It has been so beneficial to look at other teacher’s rubrics as they all look a little different and focus on different aspects. In terms of adaptive dimensions my classroom needs very little adaptions. So far I have just been using some of the level one interventions throughout my lesson plans and adapting some of the assignments and time constraints. I have been getting the students to complete exit slips for the first couple of days and reading these has helped me see if the students understood the lesson or still have some difficulties or questions/concerns with the topic or lesson. Another form of assessment I have been experimenting with is the use of journals. I have daily writing prompts as well as different reading and writing responses that I have the students complete and hand in to me. I have really enjoyed reading these and it has helped me get to know the students on a much deeper level. Issues, fears or concerns they might not feel comfortable sharing in the class now has a opportunity and platform to be shared. I have been using these to assess my students’ prior understanding and knowledge about the topic of survival, the unit we have just begun.

As I have just began to get to know my students, I am not very familiar with all of their individual interests and learning needs. This is something that takes time and I hope that I can develop through the three week internship.

I am still working on developing my unit evaluations and rubrics, as this is a much bigger task and I need to put some more work into it. I am going to conference more with my co-op teacher and get some more support and resources for grade nine evaluations and expectations.

Our internship is just getting started and we have so much more work ahead of us. It is easy to get discouraged by all the lesson planning and assessing, but it has been a great experience thus far and I know these next couple of weeks will fly by.

Week Seven Reflection

This week in ECS 410 we reflected on our case studies assignment. I found this assignment challenging as I have never done case studies before. The most difficult part of the assignment was trying to find research and resources to supplement my responses. It was hard to find where to locate these resources and also find research that pertains to the assessment response and to my English major. I think if we were to do this assignment again that going over ways to find professional resources would be beneficial to our success. I think this would save some frustration and confusion, and would help us improve our arguments as well.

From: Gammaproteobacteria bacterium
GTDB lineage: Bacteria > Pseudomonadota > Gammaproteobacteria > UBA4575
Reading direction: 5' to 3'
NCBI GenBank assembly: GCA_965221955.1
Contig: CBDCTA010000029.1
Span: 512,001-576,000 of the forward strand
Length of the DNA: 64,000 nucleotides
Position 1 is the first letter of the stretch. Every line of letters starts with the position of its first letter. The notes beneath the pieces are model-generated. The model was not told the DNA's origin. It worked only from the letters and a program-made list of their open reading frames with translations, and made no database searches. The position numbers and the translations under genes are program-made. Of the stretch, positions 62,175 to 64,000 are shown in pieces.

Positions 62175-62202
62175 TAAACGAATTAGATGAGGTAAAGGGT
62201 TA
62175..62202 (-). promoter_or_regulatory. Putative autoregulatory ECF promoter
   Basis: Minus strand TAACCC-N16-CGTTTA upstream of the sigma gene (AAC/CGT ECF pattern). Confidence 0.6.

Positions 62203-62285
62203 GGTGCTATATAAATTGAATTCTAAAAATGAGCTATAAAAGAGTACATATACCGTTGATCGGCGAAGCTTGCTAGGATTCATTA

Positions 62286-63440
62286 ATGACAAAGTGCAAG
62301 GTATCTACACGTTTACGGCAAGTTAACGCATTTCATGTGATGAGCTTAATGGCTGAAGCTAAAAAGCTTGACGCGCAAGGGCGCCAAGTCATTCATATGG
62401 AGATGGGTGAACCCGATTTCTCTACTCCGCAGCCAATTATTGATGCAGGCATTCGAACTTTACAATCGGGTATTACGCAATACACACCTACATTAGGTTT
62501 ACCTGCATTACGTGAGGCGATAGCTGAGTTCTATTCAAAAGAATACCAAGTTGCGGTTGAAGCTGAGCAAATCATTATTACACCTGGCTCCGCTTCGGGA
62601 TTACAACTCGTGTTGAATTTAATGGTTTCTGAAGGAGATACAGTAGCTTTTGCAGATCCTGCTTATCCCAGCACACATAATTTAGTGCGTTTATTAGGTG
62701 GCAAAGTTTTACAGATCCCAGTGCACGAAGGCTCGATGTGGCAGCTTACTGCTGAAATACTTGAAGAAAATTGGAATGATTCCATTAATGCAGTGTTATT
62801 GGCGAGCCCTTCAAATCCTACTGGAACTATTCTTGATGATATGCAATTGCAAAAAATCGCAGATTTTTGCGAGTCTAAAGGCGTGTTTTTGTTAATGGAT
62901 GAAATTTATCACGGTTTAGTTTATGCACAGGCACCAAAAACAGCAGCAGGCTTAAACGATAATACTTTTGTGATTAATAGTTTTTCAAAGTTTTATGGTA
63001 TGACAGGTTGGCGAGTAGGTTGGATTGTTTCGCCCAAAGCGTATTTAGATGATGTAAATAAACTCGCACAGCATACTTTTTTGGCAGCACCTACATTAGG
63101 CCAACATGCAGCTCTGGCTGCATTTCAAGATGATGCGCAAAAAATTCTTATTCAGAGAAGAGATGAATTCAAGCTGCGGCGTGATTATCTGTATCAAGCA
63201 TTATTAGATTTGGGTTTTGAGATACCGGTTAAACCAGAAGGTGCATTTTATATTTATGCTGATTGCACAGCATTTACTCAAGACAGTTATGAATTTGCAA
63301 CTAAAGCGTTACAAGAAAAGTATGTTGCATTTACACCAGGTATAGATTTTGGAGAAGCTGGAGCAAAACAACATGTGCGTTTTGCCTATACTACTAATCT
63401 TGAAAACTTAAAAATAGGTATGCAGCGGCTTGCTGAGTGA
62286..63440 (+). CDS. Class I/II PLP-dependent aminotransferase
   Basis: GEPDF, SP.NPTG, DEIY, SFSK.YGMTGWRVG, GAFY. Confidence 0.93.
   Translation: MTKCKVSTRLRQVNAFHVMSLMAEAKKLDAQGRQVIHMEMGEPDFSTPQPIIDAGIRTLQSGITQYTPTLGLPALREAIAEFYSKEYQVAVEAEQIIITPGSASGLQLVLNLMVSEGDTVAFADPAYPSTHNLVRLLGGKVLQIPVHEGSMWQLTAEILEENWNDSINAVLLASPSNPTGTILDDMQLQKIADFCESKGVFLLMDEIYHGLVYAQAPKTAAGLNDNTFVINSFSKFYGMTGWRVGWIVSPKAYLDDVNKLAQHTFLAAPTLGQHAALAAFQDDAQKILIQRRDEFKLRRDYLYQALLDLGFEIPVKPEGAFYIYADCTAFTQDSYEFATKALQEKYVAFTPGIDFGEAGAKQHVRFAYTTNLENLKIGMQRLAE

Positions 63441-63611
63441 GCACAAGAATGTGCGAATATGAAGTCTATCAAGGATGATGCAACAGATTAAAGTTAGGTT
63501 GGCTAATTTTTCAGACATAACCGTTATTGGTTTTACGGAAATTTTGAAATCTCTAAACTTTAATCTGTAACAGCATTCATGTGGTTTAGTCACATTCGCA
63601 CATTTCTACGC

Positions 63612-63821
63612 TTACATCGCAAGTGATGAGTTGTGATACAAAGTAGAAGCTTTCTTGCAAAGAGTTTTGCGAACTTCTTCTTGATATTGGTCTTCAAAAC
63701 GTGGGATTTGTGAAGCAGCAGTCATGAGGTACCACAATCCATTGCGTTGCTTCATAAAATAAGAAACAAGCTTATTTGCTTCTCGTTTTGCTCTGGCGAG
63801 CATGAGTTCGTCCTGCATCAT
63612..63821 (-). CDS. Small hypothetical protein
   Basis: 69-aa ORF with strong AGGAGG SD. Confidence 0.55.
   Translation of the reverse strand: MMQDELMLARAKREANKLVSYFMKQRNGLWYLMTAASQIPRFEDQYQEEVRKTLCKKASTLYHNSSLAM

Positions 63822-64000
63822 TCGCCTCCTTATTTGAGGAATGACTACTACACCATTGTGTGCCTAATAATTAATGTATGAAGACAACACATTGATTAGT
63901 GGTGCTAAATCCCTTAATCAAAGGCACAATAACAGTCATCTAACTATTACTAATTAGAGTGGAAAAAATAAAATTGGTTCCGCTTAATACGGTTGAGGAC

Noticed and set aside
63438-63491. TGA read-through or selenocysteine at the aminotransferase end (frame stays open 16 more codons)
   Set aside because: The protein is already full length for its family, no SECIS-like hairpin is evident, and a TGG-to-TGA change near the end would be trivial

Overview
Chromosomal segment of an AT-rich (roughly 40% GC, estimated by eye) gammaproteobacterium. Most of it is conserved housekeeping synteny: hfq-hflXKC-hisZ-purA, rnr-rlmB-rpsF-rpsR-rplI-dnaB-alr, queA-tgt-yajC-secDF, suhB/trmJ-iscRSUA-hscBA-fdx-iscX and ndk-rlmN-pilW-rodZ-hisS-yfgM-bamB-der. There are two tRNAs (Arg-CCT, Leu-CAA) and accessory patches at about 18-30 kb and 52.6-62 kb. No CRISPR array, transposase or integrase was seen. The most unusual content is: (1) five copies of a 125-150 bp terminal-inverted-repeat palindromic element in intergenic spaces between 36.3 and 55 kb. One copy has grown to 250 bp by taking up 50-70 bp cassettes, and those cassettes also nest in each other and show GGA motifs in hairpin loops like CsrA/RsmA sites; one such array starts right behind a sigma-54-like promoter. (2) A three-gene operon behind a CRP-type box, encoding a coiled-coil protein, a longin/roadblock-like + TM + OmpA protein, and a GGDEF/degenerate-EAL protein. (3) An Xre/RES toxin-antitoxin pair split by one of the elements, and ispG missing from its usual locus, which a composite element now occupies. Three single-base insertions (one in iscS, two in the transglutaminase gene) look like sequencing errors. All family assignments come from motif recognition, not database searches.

In addition to talking about our case studies, we also participated in some great cooperative learning. We learned some new assessment strategies including Damien Cooper’s Eight Levels of Assessment. We split the two groups of ECS 410 and each group learned a different strategy, then we switched and learned from each other. This is much like the Jigsaw Strategy which is a super strategic way of dividing the course work. I really enjoyed interacting with the other section of the class and getting to teach a new concept to my classmates.We all really enjoyed these assessment resources and found them extremely useful and practical.

This week we are getting ready to embark on our pre-internship journey! This is both exciting and frightening! I have a lot of different concerns and anxieties heading into our first week of pre-internship. What will my co-op teacher be like? What will it be like to teach high school students? How will I get to know my students? How will I assess their knowledge? How will I observe and assess their behavior? I’m looking forward to answering some of these questions and learning a magnitude of things from my co-op teacher. I’m really looking forward to these first two days of observations to gain a deeper understanding of the school, as well as getting to know my students. I’m also very glad that we get to do these interships with a partner as walking into a high school classroom for the first time can be very daunting! I still feel very young to be a teacher to be completely honest, especially when my students are eighteen. It has been a relief though to get to communicate and share my anxieties and fears with classmates, as many of us are all feeling the exact same thing. I’m excited and nervous…. here we go!

Week Six Reflection

This week we read a controversial article on including behaviour marks in our students’ final marks. We all read the article with opposing views and afterwards we were able to discuss amongst our table groups. I found that I was torn between both sides of the argument. On the one hand a student’s behaviour is very important both in the classroom and outside the classroom. A student needs to work hard and cooperate with others, as well as show up on time and maintain a regular attendance. Without meeting these foundational needs, they won’t be able to move ahead in their studies and develop as a well-rounded contributing member of society. For these reasons, a part of me wants a student’s behaviour to be included as part of their overall marks. It is part of the reason for their success, so shouldn’t it be part of their marks as well? 

On the other hand, I know that sometimes students struggle more in different areas than others. Therefore she would punish a brilliant student for their struggle to use appropriate volume levels in the classroom? There are so many issues and hurdles that our students face that we do not know or understand, therefore are we in a position to judge them. For example, maybe a student is having trouble at home and that is causing them to be late for early morning classes. Should this reflect poorly on them academically?